Maeri Howard is the founder of the Make & Do Studio where women learn to make their Pinterest boards reality. She teaches sewing skills to hundreds of women every year in a fun & friendly environment.

Ready to finally learn how get crafty with skill? Get Maeri’s newsletter where we cover all kinds of things fun and creative – click here!

I think I may have found my creative magazine nirvana!

I stumbled across this magazine while reading a blog post from Sew Mama Sew and if I was to tell you that I was almost drooling while reading about the content, I would not be lying.

You see, I have a secret addiction to fonts, layouts and typography as well as my usual creative ventures.  I could spend hours looking through magazines that are as interesting layout wise as content wise.

And I think Uppercase might be just the magazine that manages to bridge the elusive arty without being farty gap.



I have yet to actually get a copy in my hand but I have made that my mission in January.


And if you want to see the entire number 19 issue, you can see the digital version in its entirety for free -  here  you go.

My inner typo chic is so happy!





So you want to buy a used sewing machine? First part of a three part blog post



“I friend has said I can have her Mum’s sewing machine. Should I take her up on her offer?”

“I saw a machine listed on ebay, would you tell me if it is one to bid on?”

“I was at a car boot over the weekend and there was a sewing machine for £15 – would you buy it?”

Stop, stop,stop this uneducated madness I say!

I have been asked this question many, many times and I spend alot of time discussing with people what they should know about purchasing a used sewing machine. I decided it was time I wrote about it  (plus it gave me an excuse to show you a photo of one of my oldest machines – my Jones hand machine)!

This was originally going to be one post but as I got writing, I realised that in order to give you the full treatment, it was best spread over three updates. So I apologise as perhaps you don’t want to “stay tune for what happens next” but it would be a very long post otherwise.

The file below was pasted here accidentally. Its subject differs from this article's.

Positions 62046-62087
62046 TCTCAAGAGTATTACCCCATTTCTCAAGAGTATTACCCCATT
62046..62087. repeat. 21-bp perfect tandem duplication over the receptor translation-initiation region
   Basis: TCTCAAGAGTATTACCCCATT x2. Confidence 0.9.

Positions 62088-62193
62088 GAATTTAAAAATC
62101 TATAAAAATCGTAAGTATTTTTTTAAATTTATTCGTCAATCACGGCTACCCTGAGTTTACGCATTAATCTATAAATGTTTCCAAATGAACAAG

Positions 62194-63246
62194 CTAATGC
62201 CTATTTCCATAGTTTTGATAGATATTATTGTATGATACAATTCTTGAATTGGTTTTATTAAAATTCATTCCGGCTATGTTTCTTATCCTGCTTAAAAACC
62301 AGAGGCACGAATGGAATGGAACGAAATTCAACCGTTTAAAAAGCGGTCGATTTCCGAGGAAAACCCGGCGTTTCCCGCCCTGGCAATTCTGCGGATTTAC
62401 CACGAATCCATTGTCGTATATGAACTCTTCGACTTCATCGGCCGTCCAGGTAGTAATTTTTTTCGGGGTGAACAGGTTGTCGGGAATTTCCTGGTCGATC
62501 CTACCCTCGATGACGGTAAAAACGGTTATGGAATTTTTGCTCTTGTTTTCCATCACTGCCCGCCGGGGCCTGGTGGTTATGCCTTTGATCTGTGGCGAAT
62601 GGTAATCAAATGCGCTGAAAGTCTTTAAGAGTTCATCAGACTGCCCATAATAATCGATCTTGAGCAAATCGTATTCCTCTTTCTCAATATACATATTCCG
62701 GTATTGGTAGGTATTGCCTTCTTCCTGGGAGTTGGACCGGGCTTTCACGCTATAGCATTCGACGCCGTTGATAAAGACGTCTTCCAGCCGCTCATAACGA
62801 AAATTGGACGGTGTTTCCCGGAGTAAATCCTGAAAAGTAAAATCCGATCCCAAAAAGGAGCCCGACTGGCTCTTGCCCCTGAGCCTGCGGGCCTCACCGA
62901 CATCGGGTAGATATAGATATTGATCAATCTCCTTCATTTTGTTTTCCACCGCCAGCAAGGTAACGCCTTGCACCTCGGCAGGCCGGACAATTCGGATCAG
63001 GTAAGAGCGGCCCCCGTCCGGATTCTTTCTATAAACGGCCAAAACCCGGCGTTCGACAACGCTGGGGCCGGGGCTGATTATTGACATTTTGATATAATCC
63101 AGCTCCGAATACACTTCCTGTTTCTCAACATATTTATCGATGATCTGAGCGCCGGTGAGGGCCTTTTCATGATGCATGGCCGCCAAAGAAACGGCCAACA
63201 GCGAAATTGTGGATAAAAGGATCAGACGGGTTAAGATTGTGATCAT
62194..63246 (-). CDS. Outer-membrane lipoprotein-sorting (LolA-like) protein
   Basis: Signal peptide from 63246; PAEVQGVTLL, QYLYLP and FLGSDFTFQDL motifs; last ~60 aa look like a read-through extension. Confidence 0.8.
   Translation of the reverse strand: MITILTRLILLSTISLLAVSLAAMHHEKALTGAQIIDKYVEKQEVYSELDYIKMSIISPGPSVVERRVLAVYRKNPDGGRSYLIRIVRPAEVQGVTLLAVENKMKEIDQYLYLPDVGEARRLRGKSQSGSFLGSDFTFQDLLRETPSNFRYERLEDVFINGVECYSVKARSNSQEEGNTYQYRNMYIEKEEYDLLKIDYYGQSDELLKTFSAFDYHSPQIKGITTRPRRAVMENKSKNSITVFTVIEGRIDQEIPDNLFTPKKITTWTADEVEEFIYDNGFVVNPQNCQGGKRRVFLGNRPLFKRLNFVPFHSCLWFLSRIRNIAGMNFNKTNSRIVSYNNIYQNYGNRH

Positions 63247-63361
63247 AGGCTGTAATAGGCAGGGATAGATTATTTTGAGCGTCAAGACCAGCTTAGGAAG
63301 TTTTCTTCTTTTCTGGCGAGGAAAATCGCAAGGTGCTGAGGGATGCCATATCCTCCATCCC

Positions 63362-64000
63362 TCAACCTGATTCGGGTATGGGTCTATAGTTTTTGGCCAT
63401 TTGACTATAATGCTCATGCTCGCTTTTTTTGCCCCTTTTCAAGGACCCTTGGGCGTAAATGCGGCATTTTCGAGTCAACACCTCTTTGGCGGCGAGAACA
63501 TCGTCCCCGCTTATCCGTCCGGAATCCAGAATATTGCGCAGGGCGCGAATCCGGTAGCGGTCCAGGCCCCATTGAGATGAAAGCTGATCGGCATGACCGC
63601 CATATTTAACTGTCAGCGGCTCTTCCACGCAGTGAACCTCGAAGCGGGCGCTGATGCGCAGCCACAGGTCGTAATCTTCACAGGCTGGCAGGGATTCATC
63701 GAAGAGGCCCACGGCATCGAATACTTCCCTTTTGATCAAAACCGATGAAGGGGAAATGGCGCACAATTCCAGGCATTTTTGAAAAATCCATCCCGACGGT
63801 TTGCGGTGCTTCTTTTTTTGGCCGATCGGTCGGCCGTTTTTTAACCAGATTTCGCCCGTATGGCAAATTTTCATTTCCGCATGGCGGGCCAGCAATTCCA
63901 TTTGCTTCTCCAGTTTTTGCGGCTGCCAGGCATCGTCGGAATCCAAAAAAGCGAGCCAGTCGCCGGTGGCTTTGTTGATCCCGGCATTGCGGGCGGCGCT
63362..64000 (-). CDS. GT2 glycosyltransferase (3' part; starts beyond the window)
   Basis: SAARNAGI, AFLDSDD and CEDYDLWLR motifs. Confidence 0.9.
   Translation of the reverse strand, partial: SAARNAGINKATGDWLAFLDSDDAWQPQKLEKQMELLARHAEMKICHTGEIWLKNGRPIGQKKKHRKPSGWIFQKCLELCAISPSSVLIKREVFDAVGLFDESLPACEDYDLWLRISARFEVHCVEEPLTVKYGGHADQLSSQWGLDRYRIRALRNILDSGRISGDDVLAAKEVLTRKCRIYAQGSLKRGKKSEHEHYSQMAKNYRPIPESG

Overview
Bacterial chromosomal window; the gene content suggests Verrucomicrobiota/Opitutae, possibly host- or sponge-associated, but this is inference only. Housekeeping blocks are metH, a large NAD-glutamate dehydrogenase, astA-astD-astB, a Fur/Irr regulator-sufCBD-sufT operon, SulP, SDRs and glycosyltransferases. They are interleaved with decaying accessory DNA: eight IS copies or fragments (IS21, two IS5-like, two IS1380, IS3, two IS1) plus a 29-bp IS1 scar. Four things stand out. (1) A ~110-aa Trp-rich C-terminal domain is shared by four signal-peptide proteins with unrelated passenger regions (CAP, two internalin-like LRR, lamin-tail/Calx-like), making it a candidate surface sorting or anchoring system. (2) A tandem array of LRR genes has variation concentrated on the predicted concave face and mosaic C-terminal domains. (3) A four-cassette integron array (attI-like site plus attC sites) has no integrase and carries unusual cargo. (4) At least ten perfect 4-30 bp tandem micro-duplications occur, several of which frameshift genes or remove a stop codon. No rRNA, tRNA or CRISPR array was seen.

There are two kinds of sewing machines (hand powered and electric) and for the sake of this post, I will discuss electric. If you want me to, I am happy to share my knowledge about purchasing a hand cranker (yes, that is what it is called here in the Studio!) in another post but my experience is that they are mostly for decorative purposes so less things need to be considered.

So- you are staring at a lovely 1960′s retro looking sewing machine. And you think it would be a sweet addition to your sewing room.  Can I just say, I am a huge fan of older machines so I am the first to tell people that an older well looked after machine is a great thing to have. But the issue is that it has to be well looked after and very often, used machines come with a complete lack of knowledge of when they were last used, where they were stored etc and this is why it is really necessary to proceed with caution when staring at the used machine.

When I am asked to look at a machine, here is what I look for (and I come armed with a spool of thread and a fresh size 90 needle – more revealed later):

  • does the machine come with all the extra bits that make it easy for you to use at home (a lid to store it away with and a key to lock it if it is a lockable wooden lid, a box of additional sewing tools such as extra bobbins and an instruction booklet are the basics I look for and dare I point out the obvious  - a power cord?).  Finding any combination of these that are part of an old machine is hard to find as normally, it will l have misplaced when moved between new owners. I will give you links at the end of where to go for the missing bits so don’t let that be something to put you off – it is just an additional cost if you decide to replace them (and depending on the make of the machine – the additional costs can start to add up).
  • in preparation of giving it a test drive, if you are able to check the belt to see if it is dried or cracked do so. If the belt does appear to be a slightly faded black colour and has cracks, I would be aware that running it might mean that it will snap (it has happened to me a few times – quite exciting to hear the “thwack” and then watch the rubber fly off).  You can decide if you want to take the chance or not. Also, if you are able to look at the motor and the bobbin race, check for excessive dust as again, this would make me think twice about firing it up as if there is alot of dust, it is indication that it has been sat unused and not cared for for an extended period of time.
  • checking the electrical connection is absolutely essential and there is no grey area on this one – don’t plug it in if in doubt. Older machines do not have an “on/off” button so essentially when you plug it in, it is on.  So the wiring is wonky or the plug is hanging off the end of the wire – I wouldn’t turn it on and this is where perhaps, I would consider getting an engineer to look at it.
  • Look for missing tension parts – springs etc.
  • Double check to see if it still has its spool pin as sometimes, this has been removed or snapped off.
  • Manually turn the fly wheel to see if the feed dogs are engaged and that it can move through a full set of stitches (if not, it may be seized up or rusted).